Okay. I’m going to dive into this next bit, but after this chapter, I promise it will get shorter. These first few chapters were just chalk-full of good things to remember.
It’s okay to be busy at times. You can’t love and serve others without giving of your time. So work hard; work long; work often. Just remember it’s not supposed to be about you. Feed people, not your pride.
Yeah. Good idea! In the third chapter, DeYoung talks about twelve types of pride that might lead to busyness, and if you’re like Michael and me, you’ll be hearing a description of yourself in almost all of them, if not every single one of them. So here are the summaries:
- People-pleasing. Saying yes to too many things and too many people because we fear disapproval, and feel like we have to meet expectations to earn their approval. Our goal is not to actually help people, but to be known as someone who helps people. He calls it narcissism, and it is.
- Pats on the back. Taking on too much so that you can be a hero.
- Performance Evaluation. “We assume, ‘If I don’t do this, no one will’…But the truth is, you’re only indispensable until you say no. You are unique. Your gifts are important. People love you. But you’re not irreplaceable.” (page 36)
- Possessions. “We work to earn and we earn to spend. We stay busy because we want more stuff.” (page 36)
- Proving myself. “..Ambition for our own glory must not be confused with ambition for God’s glory. Some of us never rest because we are still trying to prove something to our parents, our ex-girlfriend, or our high school coach.” (page 36).
- Pity. We want people to notice our busyness and feel bad for us. Because they will!
- Poor Planning. Being “too hesitant to hand over certain tasks to others..” and letting it wreak havoc on your schedule. (page 37).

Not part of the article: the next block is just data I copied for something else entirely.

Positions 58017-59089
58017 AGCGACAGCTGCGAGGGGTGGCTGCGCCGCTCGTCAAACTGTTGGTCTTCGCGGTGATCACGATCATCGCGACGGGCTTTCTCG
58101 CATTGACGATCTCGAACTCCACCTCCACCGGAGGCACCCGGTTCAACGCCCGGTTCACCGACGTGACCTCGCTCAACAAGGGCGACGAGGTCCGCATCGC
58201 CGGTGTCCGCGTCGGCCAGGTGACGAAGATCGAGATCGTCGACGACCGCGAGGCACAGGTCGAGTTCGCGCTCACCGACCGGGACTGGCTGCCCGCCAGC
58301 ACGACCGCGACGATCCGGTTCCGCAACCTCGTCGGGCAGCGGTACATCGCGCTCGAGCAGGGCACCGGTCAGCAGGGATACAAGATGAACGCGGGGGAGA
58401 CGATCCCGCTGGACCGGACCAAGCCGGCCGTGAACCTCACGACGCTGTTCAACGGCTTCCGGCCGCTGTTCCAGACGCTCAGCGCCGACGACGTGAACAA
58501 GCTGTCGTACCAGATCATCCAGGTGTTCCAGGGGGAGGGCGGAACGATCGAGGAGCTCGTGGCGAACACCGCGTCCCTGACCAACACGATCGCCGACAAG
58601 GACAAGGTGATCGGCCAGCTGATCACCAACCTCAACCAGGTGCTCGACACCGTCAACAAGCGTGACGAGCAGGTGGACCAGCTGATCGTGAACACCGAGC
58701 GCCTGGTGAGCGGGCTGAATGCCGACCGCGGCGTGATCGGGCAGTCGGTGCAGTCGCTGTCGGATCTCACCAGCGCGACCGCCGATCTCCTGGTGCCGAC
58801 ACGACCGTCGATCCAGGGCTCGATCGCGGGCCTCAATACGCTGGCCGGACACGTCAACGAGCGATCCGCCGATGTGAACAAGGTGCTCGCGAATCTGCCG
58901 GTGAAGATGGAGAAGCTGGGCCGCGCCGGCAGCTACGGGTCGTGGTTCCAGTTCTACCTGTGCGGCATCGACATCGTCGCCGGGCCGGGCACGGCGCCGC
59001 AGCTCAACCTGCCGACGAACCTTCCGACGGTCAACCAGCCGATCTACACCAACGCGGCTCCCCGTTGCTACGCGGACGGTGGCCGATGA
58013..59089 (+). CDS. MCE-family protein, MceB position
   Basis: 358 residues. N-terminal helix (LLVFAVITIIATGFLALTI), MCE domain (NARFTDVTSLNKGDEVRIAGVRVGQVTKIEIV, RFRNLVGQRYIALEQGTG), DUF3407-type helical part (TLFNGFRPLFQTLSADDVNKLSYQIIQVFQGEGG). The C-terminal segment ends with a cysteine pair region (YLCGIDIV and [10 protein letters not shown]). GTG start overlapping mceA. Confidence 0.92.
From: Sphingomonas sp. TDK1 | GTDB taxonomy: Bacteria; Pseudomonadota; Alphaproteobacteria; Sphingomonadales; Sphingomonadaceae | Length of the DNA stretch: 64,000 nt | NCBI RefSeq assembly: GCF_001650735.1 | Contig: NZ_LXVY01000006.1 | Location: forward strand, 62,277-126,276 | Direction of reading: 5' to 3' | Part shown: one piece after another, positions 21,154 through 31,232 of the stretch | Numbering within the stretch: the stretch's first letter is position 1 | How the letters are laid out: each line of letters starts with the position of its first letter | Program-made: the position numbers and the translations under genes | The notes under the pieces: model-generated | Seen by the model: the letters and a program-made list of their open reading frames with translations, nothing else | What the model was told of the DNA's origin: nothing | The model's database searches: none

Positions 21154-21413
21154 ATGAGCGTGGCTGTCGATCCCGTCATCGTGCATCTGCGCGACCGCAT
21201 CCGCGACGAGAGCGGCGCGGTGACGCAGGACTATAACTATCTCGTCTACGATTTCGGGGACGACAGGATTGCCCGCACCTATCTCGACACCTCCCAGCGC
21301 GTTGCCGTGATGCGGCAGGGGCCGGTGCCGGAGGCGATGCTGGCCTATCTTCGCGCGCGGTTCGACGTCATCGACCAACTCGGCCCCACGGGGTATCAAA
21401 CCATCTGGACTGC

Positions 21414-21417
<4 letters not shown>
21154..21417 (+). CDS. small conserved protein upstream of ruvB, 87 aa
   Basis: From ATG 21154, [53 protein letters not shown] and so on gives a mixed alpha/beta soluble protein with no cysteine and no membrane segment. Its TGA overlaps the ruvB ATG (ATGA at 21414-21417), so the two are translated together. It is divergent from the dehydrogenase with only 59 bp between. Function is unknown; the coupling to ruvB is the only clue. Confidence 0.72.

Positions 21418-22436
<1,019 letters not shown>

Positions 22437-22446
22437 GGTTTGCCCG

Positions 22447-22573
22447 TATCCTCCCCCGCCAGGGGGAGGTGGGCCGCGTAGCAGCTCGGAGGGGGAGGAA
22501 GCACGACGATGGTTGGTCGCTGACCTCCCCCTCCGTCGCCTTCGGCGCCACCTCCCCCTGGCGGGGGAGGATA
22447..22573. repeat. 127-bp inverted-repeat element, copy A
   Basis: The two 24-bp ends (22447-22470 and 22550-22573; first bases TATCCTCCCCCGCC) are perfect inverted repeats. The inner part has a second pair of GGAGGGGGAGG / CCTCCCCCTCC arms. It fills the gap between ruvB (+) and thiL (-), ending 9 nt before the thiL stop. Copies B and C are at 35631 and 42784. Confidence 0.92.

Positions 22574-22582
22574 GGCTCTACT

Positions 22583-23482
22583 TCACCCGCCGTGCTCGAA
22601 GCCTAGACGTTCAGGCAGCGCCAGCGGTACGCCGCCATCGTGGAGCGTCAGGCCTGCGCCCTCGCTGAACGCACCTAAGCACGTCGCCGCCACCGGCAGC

- Power. The need to feel in control. (page 37)
- Perfectionism. The urge to make sure everything is perfect, or the fear of making a mistake. (page 37)
- Position. I’m supposed to be this busy because it’s my job. (page 37)
- Prestige. I’ll “get there” eventually if I work this hard. (page 37)
- Posting. We “need” to provide more information to people, or worry they’ll be concerned if we don’t. (page 37).
Can you relate to these?
This was a really helpful breakdown for the two of us as we thought about our busyness. It was a relieving thing to be able to identify the sin in our busyness. Picking apart our motivations helped us realize that a good portion of our busyness wasn’t actually benefitting others or ourselves in the long run, but was only serving to give us little booster shots of pride. It’s helped us to also think through things before we make a commitment: “Why are we going to say ‘yes’ to this invitation? Why are we planning this event? Why do we want to go do this extra little thing in our already packed day?”
I hope this is all helpful to whoever stumbles across this page. It’s helpful for me to write and be reminded of what we’ve studied and learned so far. Thanks for reading!